At 10:12 on the morning of April 2, 2013, life was pretty much as it had been at 10:11. Deadlines were being met and missed, emails and phone calls were happening, the busyness of my busy life was whooshing along. I knew what I was doing in that minute, and for most of the minutes for most of the rest of the day. I was rescheduling meetings for the end of the week, and planning other events weeks in the future.
At 10:13, my boss came into my office. "Can I have a minute?" He led me toward the boardroom where the head of human resources sat and waited.
It took just another two or three minutes for my life to change. And, with a buzzing in my head and a manilla envelope in my hand, I began saying goodbyes to the people I'd worked with, some of them for more than a dozen years.
12.4 years, to be precise, and the accountants and human resources are nothing if not precise. I have this many weeks of pay, this much of a lump sum payment, this many days to sign the release form. No reason was given for changing my life, just "it's a restructuring. A business decision." I know there were numbers at work there, too -- somebody in an office in another city looked at the number of people employed in our office and the amount of money being made, and made a business decision.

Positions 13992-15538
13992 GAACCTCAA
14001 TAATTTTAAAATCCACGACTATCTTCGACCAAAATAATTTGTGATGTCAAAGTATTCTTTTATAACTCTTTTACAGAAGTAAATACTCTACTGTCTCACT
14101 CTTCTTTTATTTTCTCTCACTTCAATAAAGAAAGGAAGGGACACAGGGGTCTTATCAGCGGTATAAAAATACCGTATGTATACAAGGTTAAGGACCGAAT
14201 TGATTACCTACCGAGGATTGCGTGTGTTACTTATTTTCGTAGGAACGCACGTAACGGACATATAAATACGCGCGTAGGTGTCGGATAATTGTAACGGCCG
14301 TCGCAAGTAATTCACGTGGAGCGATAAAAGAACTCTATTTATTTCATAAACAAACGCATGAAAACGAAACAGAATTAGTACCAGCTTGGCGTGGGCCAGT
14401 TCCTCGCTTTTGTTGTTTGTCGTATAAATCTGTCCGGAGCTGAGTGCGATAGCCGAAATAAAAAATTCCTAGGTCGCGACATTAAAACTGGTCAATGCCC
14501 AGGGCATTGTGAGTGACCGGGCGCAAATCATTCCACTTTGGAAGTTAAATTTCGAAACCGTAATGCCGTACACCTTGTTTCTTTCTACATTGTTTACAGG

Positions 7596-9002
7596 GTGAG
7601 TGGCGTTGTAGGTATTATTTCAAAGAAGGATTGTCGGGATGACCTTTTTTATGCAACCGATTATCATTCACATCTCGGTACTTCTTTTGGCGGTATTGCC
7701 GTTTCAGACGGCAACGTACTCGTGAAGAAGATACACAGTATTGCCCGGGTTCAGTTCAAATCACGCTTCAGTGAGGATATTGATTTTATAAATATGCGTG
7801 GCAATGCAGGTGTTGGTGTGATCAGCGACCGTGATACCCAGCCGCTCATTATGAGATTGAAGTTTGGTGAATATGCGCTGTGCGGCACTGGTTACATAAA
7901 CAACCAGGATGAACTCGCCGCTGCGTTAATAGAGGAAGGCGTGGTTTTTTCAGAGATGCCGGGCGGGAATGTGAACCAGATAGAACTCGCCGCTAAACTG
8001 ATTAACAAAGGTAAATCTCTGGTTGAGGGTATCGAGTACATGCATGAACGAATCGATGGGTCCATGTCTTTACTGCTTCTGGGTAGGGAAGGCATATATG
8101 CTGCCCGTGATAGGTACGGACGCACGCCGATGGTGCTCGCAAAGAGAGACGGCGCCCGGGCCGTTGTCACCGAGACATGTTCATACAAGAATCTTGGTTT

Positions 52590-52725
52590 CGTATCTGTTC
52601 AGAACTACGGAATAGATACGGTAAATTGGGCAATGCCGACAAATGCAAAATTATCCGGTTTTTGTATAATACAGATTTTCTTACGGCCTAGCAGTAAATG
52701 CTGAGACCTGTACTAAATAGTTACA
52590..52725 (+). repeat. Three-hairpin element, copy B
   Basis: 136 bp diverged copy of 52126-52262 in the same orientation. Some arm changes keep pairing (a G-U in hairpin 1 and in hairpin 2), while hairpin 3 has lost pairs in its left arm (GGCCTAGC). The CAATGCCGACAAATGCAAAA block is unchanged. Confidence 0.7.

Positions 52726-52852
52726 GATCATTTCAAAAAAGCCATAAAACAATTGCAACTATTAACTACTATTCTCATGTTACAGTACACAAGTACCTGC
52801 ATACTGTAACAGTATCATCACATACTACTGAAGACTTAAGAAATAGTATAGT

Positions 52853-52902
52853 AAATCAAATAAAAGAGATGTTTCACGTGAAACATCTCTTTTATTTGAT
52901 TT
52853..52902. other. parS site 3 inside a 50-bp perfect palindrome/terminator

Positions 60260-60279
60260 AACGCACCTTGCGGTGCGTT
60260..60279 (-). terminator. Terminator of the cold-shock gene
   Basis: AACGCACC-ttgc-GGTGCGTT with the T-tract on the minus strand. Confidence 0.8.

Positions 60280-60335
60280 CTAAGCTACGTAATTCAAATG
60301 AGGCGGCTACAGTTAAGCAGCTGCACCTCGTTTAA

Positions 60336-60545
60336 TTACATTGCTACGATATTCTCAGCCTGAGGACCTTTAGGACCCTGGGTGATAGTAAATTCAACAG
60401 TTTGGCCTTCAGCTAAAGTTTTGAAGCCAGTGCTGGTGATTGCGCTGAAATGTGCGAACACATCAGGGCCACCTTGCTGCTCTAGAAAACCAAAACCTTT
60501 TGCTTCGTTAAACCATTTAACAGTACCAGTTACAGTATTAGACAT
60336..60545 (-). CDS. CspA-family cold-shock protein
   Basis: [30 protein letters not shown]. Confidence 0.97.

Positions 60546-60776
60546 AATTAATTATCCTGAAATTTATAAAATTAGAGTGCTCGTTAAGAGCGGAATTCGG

By 11 o'clock or so, I was at home, wondering what to do next. I called my wife -- not to worry, I said, the pay will keep coming in. We're financially OK.
It's 12:32. I'm still being paid. But I'm no longer sure what I'm supposed to do. For 12.4 years, I've been the editor at this office. For more than 20, I've been in the newspaper and magazine industry. In eight days I turn 47.
Life has just been rethought for me.